Thus, it would seem that the sampling frequency of 44.1 kHz (CD DA format) in theory should suffice for accurate transmission of the entire audible spectrum, i.e. fd> 2fb. But not everything is so simple, the problem lies in the sampling intervals.

    AES experts write that at the time of sampling the signal should be constant and pass through a low-frequency so-called. anti-aliasing filter, which cuts off the signal at a frequency of fd / 2 to prevent the appearance of artifacts. These filters are in all ADC. This filter causes the dispersion of the pulse characteristics of the original signal, which is due to the non-uniformity of the AF and AF characteristics and phase nonlinearity in the passband.

    The result of this side effect of the filter becomes a temporary dispersion of the signal and the presence in each sample of information elements from the previous ones. Due to the dynamism and complexity of the musical signal, this dispersion may have some effect on subjective perception. Although experts note that for this you need to be very attentive and experienced listener with outstanding "golden" ears.

    When converting with a frequency of 44.1, a sampling interval of 22.7 μs is used. Wojczyk, Aldoshina and other AES specialists pay attention to the problems of the temporal characteristics of the format. The dynamic capabilities of the pipe when performing forte allow you to reach peaks of 120-130 dB for 10 µs, dulcimers allow you to get an instant rise to 136 dB in 7 µs.

    Accordingly, the sampling time intervals used for recording CDs are very far from the dynamic capabilities of the instruments. In modern high-res formats, these intervals are shorter (from 1 to 0.16 μs) and, therefore, at the level of dynamics, they are capable of transmitting sound more accurately and more realistically.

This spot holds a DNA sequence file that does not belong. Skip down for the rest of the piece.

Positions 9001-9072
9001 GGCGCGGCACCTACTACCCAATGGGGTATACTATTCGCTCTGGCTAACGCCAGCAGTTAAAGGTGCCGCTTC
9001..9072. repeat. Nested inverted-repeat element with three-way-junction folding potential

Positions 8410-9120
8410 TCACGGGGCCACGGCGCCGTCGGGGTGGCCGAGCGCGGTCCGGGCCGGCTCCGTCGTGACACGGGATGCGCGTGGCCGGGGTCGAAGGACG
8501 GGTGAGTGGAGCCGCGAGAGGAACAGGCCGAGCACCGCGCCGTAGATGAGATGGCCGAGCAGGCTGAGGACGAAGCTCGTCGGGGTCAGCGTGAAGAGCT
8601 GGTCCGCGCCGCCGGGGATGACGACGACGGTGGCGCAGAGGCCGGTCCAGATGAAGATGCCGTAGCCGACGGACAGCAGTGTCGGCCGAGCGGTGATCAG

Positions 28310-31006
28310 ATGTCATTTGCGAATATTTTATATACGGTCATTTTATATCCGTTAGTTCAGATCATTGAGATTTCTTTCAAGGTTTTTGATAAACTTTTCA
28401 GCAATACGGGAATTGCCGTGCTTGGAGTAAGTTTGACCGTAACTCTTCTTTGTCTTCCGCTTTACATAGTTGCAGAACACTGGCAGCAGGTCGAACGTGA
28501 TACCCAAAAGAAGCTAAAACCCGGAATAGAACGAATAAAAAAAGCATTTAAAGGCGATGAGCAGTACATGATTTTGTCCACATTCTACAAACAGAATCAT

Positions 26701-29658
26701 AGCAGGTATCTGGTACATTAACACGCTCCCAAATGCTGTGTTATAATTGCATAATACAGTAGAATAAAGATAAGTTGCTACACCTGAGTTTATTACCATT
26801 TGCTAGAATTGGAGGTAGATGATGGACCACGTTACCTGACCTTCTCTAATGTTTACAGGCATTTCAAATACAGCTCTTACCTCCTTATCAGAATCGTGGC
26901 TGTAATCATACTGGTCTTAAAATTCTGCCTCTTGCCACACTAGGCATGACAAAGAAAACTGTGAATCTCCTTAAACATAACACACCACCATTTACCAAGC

Also, as an important characteristic of realism (“naturalness”) of sound when played back, AES experts consider so-called. "transparency". This is a subjective timbral sound characteristic inherent in the sound, which according to many experts closer to the natural. The researchers note that this feature also depends on the recording time parameters, i.e. from the sampling interval.

    Ultrasound: need or not?

    Scientists and enthusiasts, when making recordings of “live” instruments using precision instruments, began to note the presence of ultrasonic waves in the spectrum of these instruments since the 1970s.

    As an example, a spectrum of a pipe can be cited, where components with a frequency of 40 kHz and a level of up to 60 dB are recorded, the violin and viola have ultrasonic components up to 100 kHz, with a level of up to 85-90 dB.

    Despite the fact that human hearing is not able to perceive waves with a frequency higher than 20 kHz (in rare cases, 22 kHz - usually in children), the presence of pronounced high-frequency components changes the temporal structure of the signal.

    Fletcher, Kuznetsov and other authors who investigated the sounds of live instruments, noted that such a temporary effect can significantly affect the subjective perception of sound, despite the fact that the frequency itself is not perceived by ear.

    Such information in theory answers the question of the advisability of increasing the sampling rate. At least when recording playback of live acoustic instruments.

    Dry residue

    Despite the fact that blind tests do not yet confirm significant differences in the perception of conventional and high-resolution formats, at the theoretical level they have a higher fidelity of reproduction. Moreover, sampling intervals, a reduction in the level of temporal dispersion, as well as the ability to reproduce the ultrasonic components of the signal, suggest that the difference between the classical CD DA and high “resolution” formats may be noticeable and essential for subjective perception.